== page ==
Is it just me, or are corporate offices these days starting to feel eerily like high school? No, I’m not talking about gossip. Or the cliquishness. Or the fact that you encounter gossip and cliquishness in “the cafeteria.” I’m talking about the backpacks. They’re everywhere.
But instead of crummy old nylon Jansports, it’s a sea of smooth, streamlined leather, lush suede, and smart, preppy-looking canvas—all bearing very hitherto un-backpackian names such as Gucci, John Varvatos, and Prada. Yes, grown men with children, mortgages, and thriving careers are using backpacks—the very same over-the-shoulder carryalls that my mom used to stuff PB&Js in—as briefcases, gym bags, and weekend totes. Suffice it to say: they’re not just for kids anymore.
But no matter how fancy these luxury backpacks may look, the age-old question remains: should you—a fully-grown working man—single-strap or double-strap it? When you were in high school, of course, the former projected cool confidence, the latter unabashed responsibility. But times change, and—as movie 21 Jump Street brilliantly noted—the one-strap look fell out of favor at around the same time as baggy pants, the Rachel haircut, and TV shows starring Jason Priestley.
But don’t fret. If you’re entering the backpack game for the first time since Fresh Prince was riding high on TV, we’ve spoken to the experts and answered the question once and for all. And for more great style advice, don’t miss our 20 Definitive Style Rules for Men Over 40.
Wearing a backpack with a suit is perilous territory. “In general, guys really should try to avoid carrying a backpack when wearing a suit,” says Megan Collins, founder and editorial director of men’s lifestyle site Style Girlfriend. “And it’s not just because of the less-than-professional appearance that results from combining an outfit that suggests you close business deals on the golf course with an accessory that suggests you’re down for Frisbee golf on the quad.”
No, the bigger danger is that the straps of a backpack will crush the shoulder pads of a suit and cause wrinkles all down the back of the jacket that can be tough to get out. “All that wear and tear contributes to the hastened demise of a garment that’s not cheap to replace,” she says.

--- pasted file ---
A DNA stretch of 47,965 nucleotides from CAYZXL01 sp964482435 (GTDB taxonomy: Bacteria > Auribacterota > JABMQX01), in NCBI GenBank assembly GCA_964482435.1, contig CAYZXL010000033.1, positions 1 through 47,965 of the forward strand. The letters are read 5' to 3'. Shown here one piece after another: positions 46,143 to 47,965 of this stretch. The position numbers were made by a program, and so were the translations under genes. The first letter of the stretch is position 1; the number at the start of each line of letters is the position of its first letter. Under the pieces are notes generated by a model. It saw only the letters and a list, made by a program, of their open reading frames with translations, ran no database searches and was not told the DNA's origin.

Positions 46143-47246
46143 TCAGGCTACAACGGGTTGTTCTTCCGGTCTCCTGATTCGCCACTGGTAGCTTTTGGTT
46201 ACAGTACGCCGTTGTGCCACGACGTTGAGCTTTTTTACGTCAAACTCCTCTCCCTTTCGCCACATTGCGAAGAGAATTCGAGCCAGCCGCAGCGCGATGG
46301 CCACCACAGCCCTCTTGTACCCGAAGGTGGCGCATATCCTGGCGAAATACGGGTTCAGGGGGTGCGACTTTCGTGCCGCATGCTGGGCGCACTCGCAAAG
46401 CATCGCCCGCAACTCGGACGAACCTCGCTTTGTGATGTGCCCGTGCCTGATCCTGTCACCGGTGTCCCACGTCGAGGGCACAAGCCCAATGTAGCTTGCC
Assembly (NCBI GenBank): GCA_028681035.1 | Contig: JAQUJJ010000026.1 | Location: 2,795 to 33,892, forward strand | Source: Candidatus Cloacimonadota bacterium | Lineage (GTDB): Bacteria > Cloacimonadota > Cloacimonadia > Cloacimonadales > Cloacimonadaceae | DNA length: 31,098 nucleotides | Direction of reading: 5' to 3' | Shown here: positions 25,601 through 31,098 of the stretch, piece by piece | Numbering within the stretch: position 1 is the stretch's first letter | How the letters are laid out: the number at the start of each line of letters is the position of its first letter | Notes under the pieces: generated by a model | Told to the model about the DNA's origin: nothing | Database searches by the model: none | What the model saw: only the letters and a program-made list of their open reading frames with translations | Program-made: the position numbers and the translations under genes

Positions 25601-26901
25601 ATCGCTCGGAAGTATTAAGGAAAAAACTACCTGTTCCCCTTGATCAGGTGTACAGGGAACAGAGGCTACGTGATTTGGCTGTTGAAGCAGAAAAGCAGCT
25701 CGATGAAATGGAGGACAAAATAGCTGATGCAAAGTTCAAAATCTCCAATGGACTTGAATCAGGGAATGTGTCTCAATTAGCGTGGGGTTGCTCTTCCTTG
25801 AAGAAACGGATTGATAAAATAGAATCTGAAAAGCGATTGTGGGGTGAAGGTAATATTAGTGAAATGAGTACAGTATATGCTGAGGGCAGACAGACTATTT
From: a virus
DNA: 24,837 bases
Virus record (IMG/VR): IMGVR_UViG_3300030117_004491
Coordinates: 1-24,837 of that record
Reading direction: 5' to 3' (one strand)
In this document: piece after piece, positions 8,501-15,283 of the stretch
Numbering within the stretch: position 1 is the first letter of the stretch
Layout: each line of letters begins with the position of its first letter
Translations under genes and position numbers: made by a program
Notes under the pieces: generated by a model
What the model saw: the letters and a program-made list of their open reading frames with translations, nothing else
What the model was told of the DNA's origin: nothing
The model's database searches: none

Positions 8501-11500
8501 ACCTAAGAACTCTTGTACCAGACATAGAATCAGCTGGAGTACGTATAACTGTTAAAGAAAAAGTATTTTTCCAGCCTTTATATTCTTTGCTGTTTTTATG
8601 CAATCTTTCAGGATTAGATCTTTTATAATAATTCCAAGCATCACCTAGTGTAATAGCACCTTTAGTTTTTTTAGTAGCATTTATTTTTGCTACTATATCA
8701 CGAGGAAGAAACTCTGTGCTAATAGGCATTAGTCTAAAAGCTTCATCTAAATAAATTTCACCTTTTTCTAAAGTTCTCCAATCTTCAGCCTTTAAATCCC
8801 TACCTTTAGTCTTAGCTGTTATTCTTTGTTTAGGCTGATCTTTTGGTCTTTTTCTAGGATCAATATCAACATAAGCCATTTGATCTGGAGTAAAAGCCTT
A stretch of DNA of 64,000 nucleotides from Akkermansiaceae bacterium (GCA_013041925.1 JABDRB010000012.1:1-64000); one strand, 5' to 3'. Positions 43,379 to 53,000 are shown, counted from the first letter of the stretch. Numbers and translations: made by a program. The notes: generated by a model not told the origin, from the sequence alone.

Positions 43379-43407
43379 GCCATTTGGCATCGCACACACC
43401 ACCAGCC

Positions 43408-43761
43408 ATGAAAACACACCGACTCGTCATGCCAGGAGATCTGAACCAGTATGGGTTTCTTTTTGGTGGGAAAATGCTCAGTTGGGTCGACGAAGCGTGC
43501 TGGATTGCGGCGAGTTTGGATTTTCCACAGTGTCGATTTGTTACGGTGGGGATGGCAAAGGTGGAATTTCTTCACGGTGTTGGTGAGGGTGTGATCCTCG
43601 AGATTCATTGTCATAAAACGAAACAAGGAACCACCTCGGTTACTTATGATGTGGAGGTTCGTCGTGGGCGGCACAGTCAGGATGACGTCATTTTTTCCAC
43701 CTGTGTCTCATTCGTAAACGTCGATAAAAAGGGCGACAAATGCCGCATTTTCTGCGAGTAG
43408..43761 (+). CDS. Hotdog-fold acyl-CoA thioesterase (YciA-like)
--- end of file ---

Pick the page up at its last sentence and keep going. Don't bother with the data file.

If your backpack is nice enough—like, say, a simple black, gray, or brown leather option from a brand like Tumi or Cole Haan—you can definitely wear it with a suit. Just be sure to carry your jacket and double strap it.
If you’re wearing a tie, the backpack straps will offer a nice symmetry (not unlike wearing suspenders). Also, it’ll be easier for you to drape your jacket over one arm and casually put your other hand in your pocket.
Take the suit out of the equation and your backpack style options certainly multiply. “If you work in a more casual environment, one where you’re wearing a button-down and jeans or chinos to work, you should wear a backpack made of leather, canvas, or twill, instead of the more tech-y nylon numbers you used in school (or have received in a corporate conference swag bag),” says Collins.
She suggests Herschel and Everlane for stylish and affordable options. “Leather backpacks are great with anything from dress pants to denim,” advises Joseph Rosenfeld, personal brand and style strategy expert. “However, canvas backpacks do not rise to the level of dress pants and are best for denims, khakis, and shorts.”
But as for the straps? Well, you should make it a point to double-strap it whenever possible. The reality is, two-strapping will give a sense of deliberateness to the outfit and makes the backpack look more like a carefully selected accessory (which it should be), rather than something you’ve just thrown over your shoulder. Also, if you’re carrying lots of stuff, you’ll want to defray the load across the whole of your back. At the end of the day, single-strapping is not only a look that’s fallen out of fashion, but it’s one that can actually lead to lower back pain, among other spinal afflictions.
However, there is one exception to the rule: if it’s hot out. Single-strapping means less contact between your backpack and your back, and rocking that throwback look means you’ll protect your clothes from any unwanted sweat.
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